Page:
The 2020 Arnold Newman Prize For New Directions in Photographic Portraiture

About the Prize

The Arnold Newman Prize for New Directions in Photographic Portraiture is a $20,000 prize awarded annually to a photographer whose work demonstrates a compelling new vision in photographic portraiture. In addition to the winner, the jury selects three finalists each year who are invited to participate in an exhibit at the Griffin Museum of Photography.

The Prize is generously funded by the Arnold & Augusta Newman Foundation and proudly administered by Maine Media Workshops + College. The Griffin Museum of Photography hosts the annual exhibition of work by the winner and three finalists each October.

announcing the 2020 Call for entries

The 2020 Call for Entry will be open from July 1- August 3, 2020. All entries are made through the platform Submittable.

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The jurors will select one (1) winner and three (3) finalists for the 2020 Arnold Newman Prize. The winner will receive $20,000. This prize is unrestricted and may be used however the winning artist wishes. The winner and three finalists will be officially announced in August 2020 and their work will be featured in an exhibit at the Griffin Museum of Photography in Winchester, MA from from October 1 to 23, with an opening reception on October 8. Artists will be responsible for shipping framed (or otherwise exhibition ready) work to/from the Griffin. In the event it is not possible to hold the awards and exhibition in person, due to impacts of COVID – 19, the awards will be held in a virtual event, and exhibited in an online format.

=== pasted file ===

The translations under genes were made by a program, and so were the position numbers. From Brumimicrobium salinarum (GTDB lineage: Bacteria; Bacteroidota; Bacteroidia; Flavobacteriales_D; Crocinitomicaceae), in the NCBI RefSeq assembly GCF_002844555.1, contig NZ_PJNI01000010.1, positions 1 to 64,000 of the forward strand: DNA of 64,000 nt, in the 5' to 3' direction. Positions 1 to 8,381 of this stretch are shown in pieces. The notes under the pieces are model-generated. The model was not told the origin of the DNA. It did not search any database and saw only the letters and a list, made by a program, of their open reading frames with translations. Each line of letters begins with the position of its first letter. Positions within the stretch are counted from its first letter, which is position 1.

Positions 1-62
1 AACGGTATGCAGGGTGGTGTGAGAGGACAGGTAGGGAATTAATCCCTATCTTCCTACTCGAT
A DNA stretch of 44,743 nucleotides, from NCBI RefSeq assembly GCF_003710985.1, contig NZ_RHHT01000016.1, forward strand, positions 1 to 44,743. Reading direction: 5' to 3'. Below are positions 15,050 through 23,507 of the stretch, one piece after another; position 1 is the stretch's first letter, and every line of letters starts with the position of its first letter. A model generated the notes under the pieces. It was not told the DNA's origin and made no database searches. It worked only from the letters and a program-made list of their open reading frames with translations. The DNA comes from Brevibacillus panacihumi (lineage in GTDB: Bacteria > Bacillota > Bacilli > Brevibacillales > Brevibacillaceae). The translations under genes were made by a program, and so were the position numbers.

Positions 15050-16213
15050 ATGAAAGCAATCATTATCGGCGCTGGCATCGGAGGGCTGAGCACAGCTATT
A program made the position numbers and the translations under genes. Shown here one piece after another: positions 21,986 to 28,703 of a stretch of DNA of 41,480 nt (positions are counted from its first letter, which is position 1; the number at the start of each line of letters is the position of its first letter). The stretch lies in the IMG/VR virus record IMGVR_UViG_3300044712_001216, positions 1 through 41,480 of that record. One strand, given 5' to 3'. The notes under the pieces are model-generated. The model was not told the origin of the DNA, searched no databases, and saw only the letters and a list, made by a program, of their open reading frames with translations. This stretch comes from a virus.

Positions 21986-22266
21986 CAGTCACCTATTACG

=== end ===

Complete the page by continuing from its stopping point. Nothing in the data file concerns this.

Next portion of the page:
The jurors for the 2020 Prize are:

  • Makeda Best- Makeda Best is the Richard L. Menschel Curator of Photography at the Harvard Art Museums. Her exhibitions include: Time is Now – Photography and Social Change in James Baldwin’s America (2018) and Crossing Lines, Constructing Home: Displacement and Belonging in Contemporary Art (2019).   She has written for numerous catalogs and journals, most recently for the National Gallery of Poland, Kunsthalle Mannheim, The Archives of American Art Journal, The James Baldwin Review and the Rhode Island School of the Design’s Manual. Her forthcoming book is Elevate the Masses – Alexander Gardner, Photography and Democracy in Nineteenth Century America (2020)She is co-editor of Conflict, Identity and Protest in American Art (2016). She has performed extensive service for the field, including as a juror for CENTER Santa Fe, as a reviewer at FotoFest and PhotoNola. She was most recently the 2020 juror for the Annual Exhibition of the Photographic Resource Center in Boston. She serves on the board of the CASE Art Fund. She holds a graduate degree in studio photography from the California Institute of the Arts and a PhD from Harvard University.